Asbestos diseases are complex and thus misdiagnosed most of the time because they produce symptoms like common respiratory conditions. Sometimes, asking for a second doctor's opinion may be a game changer in receiving an exact diagnosis. Veterans with Medicare or Medicaid should also go outside the VA and ask for a pulmonary specialist's evaluation. Private insurance may provide extra coverage for medical needs so that veterans may have coverage for various specialty consultations. There are cases of asbestos-related diseases in advanced stages where Navy vets received an exact diagnosis after a separate consultation with a pulmonologist.

Know your rights: Veterans who know they’ve been exposed to asbestos, or those who think they may have worked around asbestos during their duty, should know their rights and options. Legal avenues and compensation programs are available to assist those injured by asbestos exposure.

As a veteran, you have the legal right to seek compensation from asbestos trust funds and apply for VA disability benefits. Asbestos trust funds are a significant source of monetary compensation for individuals affected by occupational exposure, including former Navy personnel. These funds were set up by liable companies that entered bankruptcy protection and have approximately $37 billion currently available for future claimants. Navy veterans harmed by asbestos exposure during duty can file a claim for indemnification with both asbestos trust funds and Veterans Affairs

It's essential to know that the amount received from asbestos trust funds will not affect your VA disability claim. Financial-wise, the VA's only concern is to avoid veterans claiming compensation multiple times for the same disease. For that reason, veterans can be sure that the sum received from asbestos trust funds will not affect the VA's decision about their disability claim. Even though trusts grant most money for mesothelioma ($300,000-$400,000), other asbestos-related diseases can still receive substantial compensation.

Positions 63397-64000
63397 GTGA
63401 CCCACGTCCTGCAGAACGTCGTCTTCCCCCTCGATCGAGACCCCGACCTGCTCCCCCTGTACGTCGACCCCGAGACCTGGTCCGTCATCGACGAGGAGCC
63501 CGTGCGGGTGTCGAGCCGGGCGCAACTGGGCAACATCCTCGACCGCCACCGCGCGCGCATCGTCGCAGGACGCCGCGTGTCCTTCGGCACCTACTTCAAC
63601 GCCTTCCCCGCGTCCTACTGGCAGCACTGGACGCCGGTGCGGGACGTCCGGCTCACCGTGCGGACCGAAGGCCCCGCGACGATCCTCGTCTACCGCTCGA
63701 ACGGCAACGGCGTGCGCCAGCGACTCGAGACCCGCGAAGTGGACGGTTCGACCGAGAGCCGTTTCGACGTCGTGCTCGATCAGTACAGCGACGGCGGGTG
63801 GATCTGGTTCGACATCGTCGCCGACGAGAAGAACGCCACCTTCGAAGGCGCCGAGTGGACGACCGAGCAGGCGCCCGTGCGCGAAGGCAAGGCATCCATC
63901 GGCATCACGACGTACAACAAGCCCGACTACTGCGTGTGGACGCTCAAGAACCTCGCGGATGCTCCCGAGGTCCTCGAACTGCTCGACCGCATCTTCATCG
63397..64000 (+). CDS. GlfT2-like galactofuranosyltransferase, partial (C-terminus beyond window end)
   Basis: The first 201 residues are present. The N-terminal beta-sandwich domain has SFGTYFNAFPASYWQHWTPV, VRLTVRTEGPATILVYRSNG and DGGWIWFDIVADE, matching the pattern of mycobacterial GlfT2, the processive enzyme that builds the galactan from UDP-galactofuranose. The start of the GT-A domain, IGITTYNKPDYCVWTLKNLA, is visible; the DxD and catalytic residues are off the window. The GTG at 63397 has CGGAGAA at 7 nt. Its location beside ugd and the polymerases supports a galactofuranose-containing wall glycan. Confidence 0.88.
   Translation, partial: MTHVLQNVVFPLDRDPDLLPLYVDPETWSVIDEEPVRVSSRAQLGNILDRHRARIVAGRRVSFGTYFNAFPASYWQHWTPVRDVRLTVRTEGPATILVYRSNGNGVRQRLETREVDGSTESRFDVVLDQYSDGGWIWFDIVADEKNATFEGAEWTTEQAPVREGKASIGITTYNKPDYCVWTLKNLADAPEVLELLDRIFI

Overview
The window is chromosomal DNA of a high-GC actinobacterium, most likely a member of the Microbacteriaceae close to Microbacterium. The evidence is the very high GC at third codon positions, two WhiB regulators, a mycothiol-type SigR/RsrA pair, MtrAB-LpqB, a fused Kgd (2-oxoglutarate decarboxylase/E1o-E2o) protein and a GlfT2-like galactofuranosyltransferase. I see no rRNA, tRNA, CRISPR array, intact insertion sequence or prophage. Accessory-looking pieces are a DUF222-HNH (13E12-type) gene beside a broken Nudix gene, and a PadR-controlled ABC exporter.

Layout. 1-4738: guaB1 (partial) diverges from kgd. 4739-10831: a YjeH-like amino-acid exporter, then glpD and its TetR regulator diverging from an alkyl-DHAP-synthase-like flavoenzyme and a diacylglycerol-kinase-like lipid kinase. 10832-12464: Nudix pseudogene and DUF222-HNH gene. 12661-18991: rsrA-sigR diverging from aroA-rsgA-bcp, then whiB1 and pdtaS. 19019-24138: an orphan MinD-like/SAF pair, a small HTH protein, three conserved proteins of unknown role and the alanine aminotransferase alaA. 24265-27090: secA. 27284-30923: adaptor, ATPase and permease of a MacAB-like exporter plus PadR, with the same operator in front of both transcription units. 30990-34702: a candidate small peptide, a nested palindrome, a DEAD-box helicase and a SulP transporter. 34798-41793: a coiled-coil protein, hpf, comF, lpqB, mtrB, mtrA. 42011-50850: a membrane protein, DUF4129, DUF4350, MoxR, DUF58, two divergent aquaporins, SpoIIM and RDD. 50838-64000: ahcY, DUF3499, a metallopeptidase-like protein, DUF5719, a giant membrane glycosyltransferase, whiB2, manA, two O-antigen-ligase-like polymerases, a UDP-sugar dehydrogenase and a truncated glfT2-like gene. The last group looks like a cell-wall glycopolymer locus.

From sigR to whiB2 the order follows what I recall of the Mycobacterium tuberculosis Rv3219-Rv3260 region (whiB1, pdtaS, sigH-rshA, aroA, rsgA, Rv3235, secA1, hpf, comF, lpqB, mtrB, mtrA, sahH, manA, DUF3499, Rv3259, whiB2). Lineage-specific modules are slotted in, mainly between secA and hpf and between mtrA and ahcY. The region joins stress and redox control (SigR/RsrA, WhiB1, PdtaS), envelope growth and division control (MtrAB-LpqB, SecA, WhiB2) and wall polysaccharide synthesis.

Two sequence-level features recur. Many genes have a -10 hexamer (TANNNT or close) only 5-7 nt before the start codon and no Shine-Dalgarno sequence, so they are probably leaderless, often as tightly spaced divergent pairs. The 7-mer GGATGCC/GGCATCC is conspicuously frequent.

As a plus, Navy veterans who file claims with asbestos trust funds first and get approved will have thoroughly evaluated documentation at their hands, which will speed up their VA claim approval process. The same trust funds may recompense those exposed secondhand. Veterans' family members may be reimbursed if their health is affected by their indirect encounter with the toxic asbestos fibers.

Promote awareness: Brotherhood and protecting the other is one of the lessons in the army; veterans can play a massive role in raising awareness and educating by sharing experiences with their communities and fellow servicemen and women about asbestos exposure risks. By doing so, they can help make sure that others who served the country are informed.

Honoring service and ensuring well-being

In our expressions of gratitude to veterans, let us also recognize our responsibility to protect their health and well-being. Awareness of asbestos exposure is an integral part of this responsibility. By shedding light on this concealed danger, we can ensure that those who have served receive the care and support they rightly deserve.

Cristina Johnson is a Navy veteran advocate for Asbestos Ships Organization, a nonprofit whose primary mission is to raise awareness and educate veterans about the dangers of asbestos exposure on Navy ships and assist them in navigating the VA claims process. For more information, please visit this page.